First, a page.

Profession/Company: Cloud Data Analytics / US tech company. Stable job security based on current trends.

Desired Asset allocation: 80% stocks / 20% bonds
Desired International allocation: 80% of stocks in the US
Why? If you hold the world index, around 55% of your stocks will be in the USA - if you restrict yourself to developed markets, I believe it's now over 60%.

And you work in tech, and tech is the largest sector in the US market. So if the tech sector experiences another downturn, you've added a correlation between your employment income and your portfolio.
Risk Tolerance: High
Currency: Invest in USD
I think it is worth covering off that you can invest in a global stock market index, which reports in USD, pays out dividends in USD, is bought & sold in USD, but unless the fund actually hedges its foreign currency exposures back into USD, you will get the full exchange rate volatility (but also possibly benefit).

In other words the currency of reporting is not the currency of economic exposure. Were you aware of that point?

But this also cuts the other way. If you own US stocks and the USD falls, some of the companies will go up in value (companies like CAT and Boeing which are major exporters).
Current portfolio (6 figures)
27% - VTI (Total US Market)
26% - Employer Stock (Equity Awards) -> these are vested stocks which I can sell (they exclude restricted stocks which are 50% of vested shares)
22% - VWO (Emerging Markets Equity)
11% - VXUS (International Equity)
8% - BND (US Intermediate Bonds)
6% - BNDX (International Intermediate Bonds)

Considering the below allocation and switching to ETFs domiciled in Ireland to reduce dividend tax + US estate tax
60% - VUSD (S&P 500)
10% - VWRD (Global large cap blend) -> for non-US diversification (45% of holdings are non-US)
10% - EIMI (Emerging markets equity) -> for non-US long-term growth
20% - IBTA (US Treasuries 1-3yr) -> cash substitute with interest rate protection
I would need to understand the desire to overweight the USA. To avoid exposure to Asian markets?

I would tend to hold the world portfolio or if that does not include EM then the developed world portfolio (80-90%) + EM (10-20%).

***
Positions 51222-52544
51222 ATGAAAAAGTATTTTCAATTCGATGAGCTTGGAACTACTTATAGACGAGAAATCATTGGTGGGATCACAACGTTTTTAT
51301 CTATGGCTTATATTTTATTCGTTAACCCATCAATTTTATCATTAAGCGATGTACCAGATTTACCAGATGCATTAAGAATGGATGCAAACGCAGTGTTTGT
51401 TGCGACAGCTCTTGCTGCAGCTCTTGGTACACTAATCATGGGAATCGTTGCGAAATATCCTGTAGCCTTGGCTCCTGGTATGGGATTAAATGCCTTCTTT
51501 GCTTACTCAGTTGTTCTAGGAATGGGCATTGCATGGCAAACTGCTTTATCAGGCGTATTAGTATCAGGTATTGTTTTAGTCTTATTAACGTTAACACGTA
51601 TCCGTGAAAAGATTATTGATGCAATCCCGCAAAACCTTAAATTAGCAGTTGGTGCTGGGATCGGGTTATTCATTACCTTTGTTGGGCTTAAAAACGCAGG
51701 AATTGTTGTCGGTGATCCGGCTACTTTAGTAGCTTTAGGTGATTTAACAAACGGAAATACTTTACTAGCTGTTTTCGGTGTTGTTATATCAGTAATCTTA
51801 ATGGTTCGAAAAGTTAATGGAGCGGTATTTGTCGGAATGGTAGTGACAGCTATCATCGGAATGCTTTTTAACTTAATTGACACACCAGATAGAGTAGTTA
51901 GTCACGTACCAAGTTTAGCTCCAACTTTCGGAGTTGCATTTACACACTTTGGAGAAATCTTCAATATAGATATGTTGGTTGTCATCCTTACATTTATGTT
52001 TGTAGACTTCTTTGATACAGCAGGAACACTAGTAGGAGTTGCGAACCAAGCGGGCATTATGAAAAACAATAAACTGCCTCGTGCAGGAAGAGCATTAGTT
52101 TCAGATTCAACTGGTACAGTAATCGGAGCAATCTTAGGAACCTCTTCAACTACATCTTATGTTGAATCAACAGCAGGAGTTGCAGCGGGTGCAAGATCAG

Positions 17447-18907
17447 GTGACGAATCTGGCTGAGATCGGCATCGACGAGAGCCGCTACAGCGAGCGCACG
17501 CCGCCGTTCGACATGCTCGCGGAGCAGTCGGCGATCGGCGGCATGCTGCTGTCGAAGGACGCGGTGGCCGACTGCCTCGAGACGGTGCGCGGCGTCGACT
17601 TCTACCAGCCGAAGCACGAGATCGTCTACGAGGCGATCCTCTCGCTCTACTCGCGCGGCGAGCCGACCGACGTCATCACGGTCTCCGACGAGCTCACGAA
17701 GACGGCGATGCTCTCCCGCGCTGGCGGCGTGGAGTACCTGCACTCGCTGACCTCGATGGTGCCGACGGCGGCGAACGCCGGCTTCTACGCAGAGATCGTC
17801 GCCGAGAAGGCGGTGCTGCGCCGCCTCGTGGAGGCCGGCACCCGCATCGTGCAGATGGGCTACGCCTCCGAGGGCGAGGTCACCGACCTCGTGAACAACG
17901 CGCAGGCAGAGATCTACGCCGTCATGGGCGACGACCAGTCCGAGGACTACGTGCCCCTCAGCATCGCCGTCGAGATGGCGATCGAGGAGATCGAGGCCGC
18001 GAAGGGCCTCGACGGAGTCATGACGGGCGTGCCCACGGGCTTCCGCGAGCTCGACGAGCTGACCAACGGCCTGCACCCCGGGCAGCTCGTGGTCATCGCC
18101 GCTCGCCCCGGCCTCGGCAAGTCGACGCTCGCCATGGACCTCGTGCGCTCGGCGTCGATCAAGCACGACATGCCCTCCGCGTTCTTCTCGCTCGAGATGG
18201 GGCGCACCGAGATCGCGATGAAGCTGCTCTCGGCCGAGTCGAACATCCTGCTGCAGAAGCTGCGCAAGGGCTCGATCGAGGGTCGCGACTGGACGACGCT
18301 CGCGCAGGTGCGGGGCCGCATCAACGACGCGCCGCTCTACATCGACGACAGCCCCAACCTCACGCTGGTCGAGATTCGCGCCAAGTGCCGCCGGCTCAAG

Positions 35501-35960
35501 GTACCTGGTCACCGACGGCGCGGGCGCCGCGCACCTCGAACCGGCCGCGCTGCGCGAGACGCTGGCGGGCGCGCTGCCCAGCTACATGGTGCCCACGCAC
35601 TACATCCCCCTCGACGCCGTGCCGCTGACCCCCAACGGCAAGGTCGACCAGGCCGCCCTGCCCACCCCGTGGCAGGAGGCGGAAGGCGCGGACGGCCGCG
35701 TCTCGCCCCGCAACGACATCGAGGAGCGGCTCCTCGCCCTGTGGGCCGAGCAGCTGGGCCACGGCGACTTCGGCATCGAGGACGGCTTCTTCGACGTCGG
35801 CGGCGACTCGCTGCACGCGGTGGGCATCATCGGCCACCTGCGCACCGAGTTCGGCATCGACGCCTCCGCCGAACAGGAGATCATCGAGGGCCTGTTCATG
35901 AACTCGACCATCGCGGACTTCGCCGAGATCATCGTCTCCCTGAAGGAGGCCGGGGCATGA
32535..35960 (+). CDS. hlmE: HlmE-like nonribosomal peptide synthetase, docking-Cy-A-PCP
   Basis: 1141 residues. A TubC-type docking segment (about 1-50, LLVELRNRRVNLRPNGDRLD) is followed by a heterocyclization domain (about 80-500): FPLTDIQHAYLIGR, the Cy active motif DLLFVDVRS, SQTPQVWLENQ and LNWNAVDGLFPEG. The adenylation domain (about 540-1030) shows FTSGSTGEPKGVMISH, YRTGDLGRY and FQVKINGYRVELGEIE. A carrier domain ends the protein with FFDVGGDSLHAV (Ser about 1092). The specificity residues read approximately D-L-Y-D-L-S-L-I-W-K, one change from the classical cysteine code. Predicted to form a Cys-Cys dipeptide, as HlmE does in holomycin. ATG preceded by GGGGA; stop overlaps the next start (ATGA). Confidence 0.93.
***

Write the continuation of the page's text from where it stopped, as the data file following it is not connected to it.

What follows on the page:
Topic Author
MoRS76
Posts: 5
Joined: Wed Nov 13, 2019 5:35 am

Re: Portfolio Advice - Singapore

Post by MoRS76 » Sat Nov 16, 2019 7:27 pm

Thank you for the responses. I did not consider some of the great points shared.

The currency reporting vs exchange rate exposure of an ETF was an area I did not consider. Which world indexes have reduced exchange rate volatility? Where would such info be found when researching ETFs? I usually look at ETF prospectus but haven't paid attention to this.

Would the expense ratio differences between VUSD (.07%), VWRD (.25%) and SWDA (.2%) justify the higher asset allocation to VUSD?

Agree with the tech correlation between my work and the US market and it makes sense to reduce exposure. I will also take a closer look at the US holdings in the world indexes.

Thank you for the advice!

Valuethinker
Posts: 39069
Joined: Fri May 11, 2007 11:07 am

Re: Portfolio Advice - Singapore

Post by Valuethinker » Sun Nov 17, 2019 4:05 am

MoRS76 wrote:
Sat Nov 16, 2019 7:27 pm
Thank you for the responses. I did not consider some of the great points shared.

The currency reporting vs exchange rate exposure of an ETF was an area I did not consider. Which world indexes have reduced exchange rate volatility? Where would such info be found when researching ETFs? I usually look at ETF prospectus but haven't paid attention to this.